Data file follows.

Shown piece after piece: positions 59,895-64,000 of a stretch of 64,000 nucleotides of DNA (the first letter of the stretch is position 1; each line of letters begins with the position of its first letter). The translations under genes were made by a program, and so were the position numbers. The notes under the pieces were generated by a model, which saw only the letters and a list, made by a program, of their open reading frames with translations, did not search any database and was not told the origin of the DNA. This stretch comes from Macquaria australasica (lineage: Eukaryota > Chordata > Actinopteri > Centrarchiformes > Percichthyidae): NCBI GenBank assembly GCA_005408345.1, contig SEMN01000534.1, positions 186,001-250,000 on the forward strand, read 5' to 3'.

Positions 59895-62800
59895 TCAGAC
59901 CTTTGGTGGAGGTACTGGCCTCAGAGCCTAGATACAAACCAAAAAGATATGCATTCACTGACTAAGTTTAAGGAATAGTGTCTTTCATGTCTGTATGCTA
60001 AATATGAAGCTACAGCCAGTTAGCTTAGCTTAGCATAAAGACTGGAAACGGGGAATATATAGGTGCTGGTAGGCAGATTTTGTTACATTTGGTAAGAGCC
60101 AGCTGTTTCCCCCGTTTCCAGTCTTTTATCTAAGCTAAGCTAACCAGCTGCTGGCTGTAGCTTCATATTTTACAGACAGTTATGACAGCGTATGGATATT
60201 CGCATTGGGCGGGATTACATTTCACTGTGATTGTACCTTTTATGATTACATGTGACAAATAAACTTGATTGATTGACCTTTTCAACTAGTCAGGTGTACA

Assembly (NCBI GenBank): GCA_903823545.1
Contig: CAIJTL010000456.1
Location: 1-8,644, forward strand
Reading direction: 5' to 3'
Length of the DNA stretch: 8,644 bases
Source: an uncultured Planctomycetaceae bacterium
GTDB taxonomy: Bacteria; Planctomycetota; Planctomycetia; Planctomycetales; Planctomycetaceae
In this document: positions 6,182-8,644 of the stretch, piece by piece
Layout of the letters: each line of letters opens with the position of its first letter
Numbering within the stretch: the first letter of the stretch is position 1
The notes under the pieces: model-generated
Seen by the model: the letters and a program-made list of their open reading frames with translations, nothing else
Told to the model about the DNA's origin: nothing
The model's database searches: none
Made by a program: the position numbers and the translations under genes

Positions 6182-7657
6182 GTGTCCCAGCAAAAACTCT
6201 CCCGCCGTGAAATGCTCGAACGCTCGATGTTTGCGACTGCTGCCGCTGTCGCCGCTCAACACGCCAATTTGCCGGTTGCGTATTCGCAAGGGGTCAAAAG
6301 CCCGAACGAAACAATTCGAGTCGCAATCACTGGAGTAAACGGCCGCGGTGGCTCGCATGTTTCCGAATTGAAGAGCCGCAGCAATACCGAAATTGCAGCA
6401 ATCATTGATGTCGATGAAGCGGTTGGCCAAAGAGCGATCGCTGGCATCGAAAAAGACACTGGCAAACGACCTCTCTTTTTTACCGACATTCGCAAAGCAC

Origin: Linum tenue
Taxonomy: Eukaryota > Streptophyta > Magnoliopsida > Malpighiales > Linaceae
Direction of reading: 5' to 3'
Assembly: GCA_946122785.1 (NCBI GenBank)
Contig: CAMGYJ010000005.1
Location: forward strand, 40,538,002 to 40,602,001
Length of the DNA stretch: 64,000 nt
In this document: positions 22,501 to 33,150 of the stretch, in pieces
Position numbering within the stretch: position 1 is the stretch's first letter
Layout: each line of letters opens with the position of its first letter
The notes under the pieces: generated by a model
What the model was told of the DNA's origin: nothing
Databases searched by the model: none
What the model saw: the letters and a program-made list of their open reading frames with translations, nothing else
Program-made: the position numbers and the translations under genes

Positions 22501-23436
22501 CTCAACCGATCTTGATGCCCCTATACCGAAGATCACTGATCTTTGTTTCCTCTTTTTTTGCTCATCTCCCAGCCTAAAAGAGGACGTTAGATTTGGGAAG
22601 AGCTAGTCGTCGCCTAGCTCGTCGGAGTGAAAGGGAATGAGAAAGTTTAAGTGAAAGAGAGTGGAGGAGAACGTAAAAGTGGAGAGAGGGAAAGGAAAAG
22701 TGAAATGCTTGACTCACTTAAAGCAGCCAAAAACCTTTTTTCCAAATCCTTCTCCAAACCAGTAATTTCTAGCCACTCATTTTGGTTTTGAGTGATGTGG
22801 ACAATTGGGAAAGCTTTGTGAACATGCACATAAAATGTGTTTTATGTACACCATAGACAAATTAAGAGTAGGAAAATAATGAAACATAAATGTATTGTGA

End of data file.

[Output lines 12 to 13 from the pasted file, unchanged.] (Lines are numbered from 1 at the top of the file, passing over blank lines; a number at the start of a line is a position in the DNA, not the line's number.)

Length of the DNA stretch: 8,644 bases
Source: an uncultured Planctomycetaceae bacterium